In another example of weather as the next great streaming market, AccuWeather is set to launch its own streaming service in an attempt to appeal to younger audiences.
In a press release posted to its website, AccuWeather announced AccuWeather NOW, a 24-hour streaming news network “dedicated to all things weather, including extreme and natural events, global forecasts, climate and weather-related long- and short-form documentaries from across the U.S. and around the world.”
AccuWeather’s existing 24/7 national network already reaches 36 million households, and another 1.5 billion people globally access AccuWeather forecasts via digital devices. Now, they can get even more weather through AccuWeather NOW.
“Our viewers depend on AccuWeather to deliver the most accurate forecast as well as comprehensive and compelling weather coverage of hurricanes, tornadoes, wildfires, flooding, heatwaves, and extreme weather of all types that impact and disrupt lives and livelihoods,” said AccuWeather network general manager Sarah Katt. “Since not everyone has access to cable, and with more people becoming increasingly more invested in weather and its impact to people, communities, and businesses, the launch of AccuWeather NOW is a natural extension of our global weather footprint and six decades of expertise.”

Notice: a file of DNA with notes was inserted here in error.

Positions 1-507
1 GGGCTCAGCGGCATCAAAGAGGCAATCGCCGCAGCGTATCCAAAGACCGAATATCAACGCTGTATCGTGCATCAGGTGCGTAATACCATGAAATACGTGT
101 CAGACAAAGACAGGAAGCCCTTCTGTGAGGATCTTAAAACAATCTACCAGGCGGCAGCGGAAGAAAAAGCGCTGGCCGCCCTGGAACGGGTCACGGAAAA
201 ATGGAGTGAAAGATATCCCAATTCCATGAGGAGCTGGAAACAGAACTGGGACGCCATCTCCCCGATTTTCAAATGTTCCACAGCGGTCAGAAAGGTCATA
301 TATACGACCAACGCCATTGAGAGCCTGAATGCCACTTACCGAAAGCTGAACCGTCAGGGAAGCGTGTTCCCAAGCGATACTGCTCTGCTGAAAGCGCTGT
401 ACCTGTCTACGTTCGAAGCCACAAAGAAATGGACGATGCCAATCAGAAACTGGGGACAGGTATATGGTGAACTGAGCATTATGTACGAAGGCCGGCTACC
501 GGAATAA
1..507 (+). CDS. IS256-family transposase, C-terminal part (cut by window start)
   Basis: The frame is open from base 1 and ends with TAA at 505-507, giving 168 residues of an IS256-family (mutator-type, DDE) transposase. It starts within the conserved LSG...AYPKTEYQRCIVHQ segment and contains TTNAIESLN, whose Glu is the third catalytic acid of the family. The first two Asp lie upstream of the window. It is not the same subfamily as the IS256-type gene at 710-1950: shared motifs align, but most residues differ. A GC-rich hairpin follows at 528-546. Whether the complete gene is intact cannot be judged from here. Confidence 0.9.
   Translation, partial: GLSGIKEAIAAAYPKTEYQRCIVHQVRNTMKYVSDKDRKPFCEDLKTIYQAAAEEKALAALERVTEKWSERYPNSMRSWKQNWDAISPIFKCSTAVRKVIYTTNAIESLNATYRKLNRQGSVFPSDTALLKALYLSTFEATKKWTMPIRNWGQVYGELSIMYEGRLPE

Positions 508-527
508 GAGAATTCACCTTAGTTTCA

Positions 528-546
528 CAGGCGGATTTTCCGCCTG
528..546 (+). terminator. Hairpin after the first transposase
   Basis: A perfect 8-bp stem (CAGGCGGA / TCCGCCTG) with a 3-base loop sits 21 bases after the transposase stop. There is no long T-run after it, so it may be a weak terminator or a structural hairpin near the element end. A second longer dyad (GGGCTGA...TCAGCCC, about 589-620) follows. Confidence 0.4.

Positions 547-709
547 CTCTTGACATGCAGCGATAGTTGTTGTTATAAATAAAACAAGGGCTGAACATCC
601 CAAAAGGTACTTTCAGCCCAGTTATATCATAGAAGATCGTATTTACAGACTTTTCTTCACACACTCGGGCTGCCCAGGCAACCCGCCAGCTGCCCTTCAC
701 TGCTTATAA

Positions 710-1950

As simple as it is, the weather has become a new foothold of sorts for news organizations looking to create a streaming service. Fox is expected to launch Fox Weather in Q3 of 2021, and the Weather Channel will launch Weather Channel Plus in Q4 of 2021.
Suffice to say, the weather streaming news industry has gone from being a section at the bottom of a platform’s menu to a dedicated and well-funded venture that’s created plenty of competition. AccuWeather NOW looks to carve its own niche by applying context to the weather and how it will affect the world at large.
“In addition to breaking weather news, AccuWeather NOW will feature, dramatic weather video; stories illustrating the potential impact of forecasted weather on sports, health and other everyday activities; engaging social weather content from popular platforms such as TikTok, Instagram, Twitter, and others; as well as long-form storytelling of major weather events and environmental wonders around the world,” said Katt.